Register your communion, church and organization today to receive the Voter Empowerment Resource Guide. It’s free. Click here to register: Go to Use the hashtag #Vote Ready #NCC on your social media platforms. 

NCC Seeks Director of Communications
NCC is looking to add a new Director of Communications to its team. Based at its headquarters in Washington, DC, the Director of Communications is responsible for all of NCC's outward messaging including press statements, social media, website, multimedia, and this newsletter! You can read the full job description on NCC's website and if this sounds like an opportunity for you please send your cover letter and resume/cv to 
Deadline Approaching for Low/No Income Families to Receive Child Tax Credit, Stimulus Payments
Churches and faith based organizations are a vital link to families who have little or no income. Some may be members in your church community, others are served by you through your community ministries. Many however are not aware that they may be eligible for payments including the Child Tax Credit, stimulus payments, and other aid that has been distributed based on tax filings. By taking 15 minutes to fill out a simple form, these families can receive vital payments that can help them out. Even people without children who don't file tax returns can receive stimulus payments that they are entitled to. The deadline for claiming these payments is November 15.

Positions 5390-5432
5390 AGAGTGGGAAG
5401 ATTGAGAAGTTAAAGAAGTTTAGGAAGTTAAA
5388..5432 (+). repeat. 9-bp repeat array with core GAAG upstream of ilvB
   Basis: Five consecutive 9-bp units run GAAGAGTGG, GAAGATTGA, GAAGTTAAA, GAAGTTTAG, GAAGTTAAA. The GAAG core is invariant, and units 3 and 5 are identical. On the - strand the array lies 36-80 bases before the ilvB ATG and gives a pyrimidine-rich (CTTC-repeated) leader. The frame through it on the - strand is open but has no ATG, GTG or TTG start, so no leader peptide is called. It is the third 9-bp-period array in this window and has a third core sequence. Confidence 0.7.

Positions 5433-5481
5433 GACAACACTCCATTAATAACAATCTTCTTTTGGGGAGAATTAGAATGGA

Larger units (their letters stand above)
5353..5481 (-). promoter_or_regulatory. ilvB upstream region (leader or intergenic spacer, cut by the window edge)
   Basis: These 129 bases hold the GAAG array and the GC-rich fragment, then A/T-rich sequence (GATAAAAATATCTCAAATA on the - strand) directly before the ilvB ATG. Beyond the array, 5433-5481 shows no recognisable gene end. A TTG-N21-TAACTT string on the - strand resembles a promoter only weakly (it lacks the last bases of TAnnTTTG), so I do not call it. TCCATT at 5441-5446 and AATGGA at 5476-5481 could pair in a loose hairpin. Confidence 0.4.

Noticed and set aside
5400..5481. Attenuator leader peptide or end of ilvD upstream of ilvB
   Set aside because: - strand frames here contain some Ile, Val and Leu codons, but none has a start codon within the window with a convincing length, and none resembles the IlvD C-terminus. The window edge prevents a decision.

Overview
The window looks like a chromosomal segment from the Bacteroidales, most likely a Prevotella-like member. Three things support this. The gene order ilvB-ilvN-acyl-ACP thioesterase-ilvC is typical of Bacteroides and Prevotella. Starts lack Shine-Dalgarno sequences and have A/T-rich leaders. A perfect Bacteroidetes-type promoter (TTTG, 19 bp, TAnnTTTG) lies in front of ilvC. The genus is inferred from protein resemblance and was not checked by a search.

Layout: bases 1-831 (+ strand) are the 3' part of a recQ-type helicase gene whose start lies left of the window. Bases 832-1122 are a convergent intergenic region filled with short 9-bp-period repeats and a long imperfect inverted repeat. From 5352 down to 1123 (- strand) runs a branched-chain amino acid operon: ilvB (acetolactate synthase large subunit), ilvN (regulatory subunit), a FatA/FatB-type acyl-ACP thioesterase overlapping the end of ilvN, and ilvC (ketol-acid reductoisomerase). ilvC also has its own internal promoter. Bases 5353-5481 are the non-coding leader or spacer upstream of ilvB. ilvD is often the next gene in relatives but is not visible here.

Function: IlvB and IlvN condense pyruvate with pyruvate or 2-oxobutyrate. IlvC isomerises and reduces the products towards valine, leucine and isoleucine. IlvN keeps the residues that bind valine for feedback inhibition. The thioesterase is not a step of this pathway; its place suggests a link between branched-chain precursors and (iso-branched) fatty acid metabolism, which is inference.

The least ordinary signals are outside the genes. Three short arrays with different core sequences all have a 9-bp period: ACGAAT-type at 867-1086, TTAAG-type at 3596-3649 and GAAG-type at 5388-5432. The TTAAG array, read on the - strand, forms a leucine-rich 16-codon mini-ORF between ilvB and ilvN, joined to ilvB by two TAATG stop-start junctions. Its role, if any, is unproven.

Code for America in partnership with the White House and the Treasury Department have created a website for everyone to file a tax return so that they can receive the payments intended for them. Just go to and sign up and complete the form. It takes just 15 minutes and could mean thousands of dollars for families who need it. Outreach materials to get out the word in your community are available at this link.
New COVID-19 Boosters Are Here,  Get Your Free Vaccine Now!!
This week the CDC updated its guidance on COVID-19 booster vaccination. A new booster is now available that protects people from both the original COVID-19 strain as well as the more recent Omicron strain. A single dose of Pfizer-BioNTech COVID-19 booster is recommended for individuals ages 12 years and older at least 2 months after your last booster or 2-shot primary series. A single dose of Moderna COVID-19 booster is recommended for individuals ages 18 years and older at least 2 months after your last booster or 2-shot primary series. You can find where you can get your booster by going to Make sure you select "Pfizer-BioNTech Booster" and/or "Moderna Booster" when you search.